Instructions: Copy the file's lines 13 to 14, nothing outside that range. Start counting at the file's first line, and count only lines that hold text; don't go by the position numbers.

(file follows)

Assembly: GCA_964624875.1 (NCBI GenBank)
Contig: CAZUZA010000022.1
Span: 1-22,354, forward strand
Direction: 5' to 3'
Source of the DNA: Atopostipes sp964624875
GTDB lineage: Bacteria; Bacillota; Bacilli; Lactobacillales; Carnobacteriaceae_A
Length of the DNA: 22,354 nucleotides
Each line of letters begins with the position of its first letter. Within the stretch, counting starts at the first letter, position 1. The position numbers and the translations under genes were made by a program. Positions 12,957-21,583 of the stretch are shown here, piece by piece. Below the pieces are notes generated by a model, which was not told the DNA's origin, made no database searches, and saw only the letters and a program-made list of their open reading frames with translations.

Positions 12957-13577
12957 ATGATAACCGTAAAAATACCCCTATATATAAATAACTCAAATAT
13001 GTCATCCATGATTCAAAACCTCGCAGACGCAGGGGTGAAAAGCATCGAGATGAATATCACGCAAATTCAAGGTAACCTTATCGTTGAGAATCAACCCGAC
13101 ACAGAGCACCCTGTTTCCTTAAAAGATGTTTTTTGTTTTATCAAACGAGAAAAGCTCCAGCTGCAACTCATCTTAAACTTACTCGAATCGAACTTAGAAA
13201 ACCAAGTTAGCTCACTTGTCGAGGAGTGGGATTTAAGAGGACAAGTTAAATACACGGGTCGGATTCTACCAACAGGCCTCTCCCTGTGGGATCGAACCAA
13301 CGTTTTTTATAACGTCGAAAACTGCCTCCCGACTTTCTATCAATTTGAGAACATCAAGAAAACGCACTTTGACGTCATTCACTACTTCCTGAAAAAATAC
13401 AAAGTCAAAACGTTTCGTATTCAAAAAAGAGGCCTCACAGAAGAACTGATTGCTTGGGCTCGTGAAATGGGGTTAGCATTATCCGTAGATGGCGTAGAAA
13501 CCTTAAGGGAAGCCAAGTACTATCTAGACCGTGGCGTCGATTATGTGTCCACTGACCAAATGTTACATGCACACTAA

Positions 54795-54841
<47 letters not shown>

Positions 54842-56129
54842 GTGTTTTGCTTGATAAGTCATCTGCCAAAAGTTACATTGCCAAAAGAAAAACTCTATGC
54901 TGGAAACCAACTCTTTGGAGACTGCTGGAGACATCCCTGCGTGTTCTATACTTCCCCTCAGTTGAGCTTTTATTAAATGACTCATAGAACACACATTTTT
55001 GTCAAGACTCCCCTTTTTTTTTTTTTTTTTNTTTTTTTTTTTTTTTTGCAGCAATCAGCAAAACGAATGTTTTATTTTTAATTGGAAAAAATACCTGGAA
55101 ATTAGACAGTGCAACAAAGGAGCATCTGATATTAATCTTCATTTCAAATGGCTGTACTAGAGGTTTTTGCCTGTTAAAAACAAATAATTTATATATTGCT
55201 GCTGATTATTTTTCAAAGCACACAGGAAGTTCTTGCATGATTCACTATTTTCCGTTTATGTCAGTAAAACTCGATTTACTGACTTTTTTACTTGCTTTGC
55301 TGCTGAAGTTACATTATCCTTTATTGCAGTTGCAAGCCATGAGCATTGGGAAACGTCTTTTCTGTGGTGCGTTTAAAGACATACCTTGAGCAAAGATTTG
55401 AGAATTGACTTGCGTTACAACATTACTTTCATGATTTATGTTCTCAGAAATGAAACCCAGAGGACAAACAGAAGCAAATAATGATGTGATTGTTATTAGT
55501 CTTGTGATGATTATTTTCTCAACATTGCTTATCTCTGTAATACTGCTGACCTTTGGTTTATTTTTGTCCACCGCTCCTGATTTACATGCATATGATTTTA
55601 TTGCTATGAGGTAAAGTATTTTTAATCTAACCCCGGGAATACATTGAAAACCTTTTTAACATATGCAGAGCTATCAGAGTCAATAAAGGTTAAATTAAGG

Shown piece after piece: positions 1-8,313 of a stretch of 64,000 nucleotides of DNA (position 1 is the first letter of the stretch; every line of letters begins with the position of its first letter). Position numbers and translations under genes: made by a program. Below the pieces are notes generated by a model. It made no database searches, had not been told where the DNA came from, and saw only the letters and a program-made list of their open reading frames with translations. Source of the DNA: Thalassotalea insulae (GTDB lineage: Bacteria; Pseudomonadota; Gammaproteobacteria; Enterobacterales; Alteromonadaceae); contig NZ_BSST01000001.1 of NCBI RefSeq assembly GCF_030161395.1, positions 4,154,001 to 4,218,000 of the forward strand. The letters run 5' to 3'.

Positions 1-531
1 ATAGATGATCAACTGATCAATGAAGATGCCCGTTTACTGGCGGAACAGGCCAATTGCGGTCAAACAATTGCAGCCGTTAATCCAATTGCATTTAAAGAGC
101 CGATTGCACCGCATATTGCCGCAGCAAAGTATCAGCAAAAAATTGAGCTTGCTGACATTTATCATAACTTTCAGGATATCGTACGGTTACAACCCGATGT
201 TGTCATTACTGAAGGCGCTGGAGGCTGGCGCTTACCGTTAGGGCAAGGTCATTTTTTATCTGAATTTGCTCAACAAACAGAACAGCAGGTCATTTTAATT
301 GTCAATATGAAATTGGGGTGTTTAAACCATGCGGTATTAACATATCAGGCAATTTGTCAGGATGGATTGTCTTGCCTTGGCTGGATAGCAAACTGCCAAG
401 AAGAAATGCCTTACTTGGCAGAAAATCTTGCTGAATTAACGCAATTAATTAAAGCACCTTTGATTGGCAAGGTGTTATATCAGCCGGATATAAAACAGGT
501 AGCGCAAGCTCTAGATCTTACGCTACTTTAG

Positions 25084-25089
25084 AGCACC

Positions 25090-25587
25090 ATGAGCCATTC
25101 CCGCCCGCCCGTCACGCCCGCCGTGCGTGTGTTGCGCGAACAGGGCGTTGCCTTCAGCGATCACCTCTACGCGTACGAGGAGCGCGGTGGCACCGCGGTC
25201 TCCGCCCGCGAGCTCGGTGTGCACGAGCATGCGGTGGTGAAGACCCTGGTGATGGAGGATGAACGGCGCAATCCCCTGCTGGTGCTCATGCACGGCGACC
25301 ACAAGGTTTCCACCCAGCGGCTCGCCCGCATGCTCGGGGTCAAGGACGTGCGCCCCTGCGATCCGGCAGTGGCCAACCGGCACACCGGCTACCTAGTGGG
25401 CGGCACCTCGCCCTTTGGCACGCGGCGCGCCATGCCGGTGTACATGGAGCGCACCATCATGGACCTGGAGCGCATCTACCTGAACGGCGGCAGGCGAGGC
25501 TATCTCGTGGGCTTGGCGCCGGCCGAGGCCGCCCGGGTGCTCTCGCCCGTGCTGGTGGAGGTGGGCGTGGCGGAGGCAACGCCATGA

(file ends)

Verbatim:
13201 ACCAAGTTAGCTCACTTGTCGAGGAGTGGGATTTAAGAGGACAAGTTAAATACACGGGTCGGATTCTACCAACAGGCCTCTCCCTGTGGGATCGAACCAA
13301 CGTTTTTTATAACGTCGAAAACTGCCTCCCGACTTTCTATCAATTTGAGAACATCAAGAAAACGCACTTTGACGTCATTCACTACTTCCTGAAAAAATAC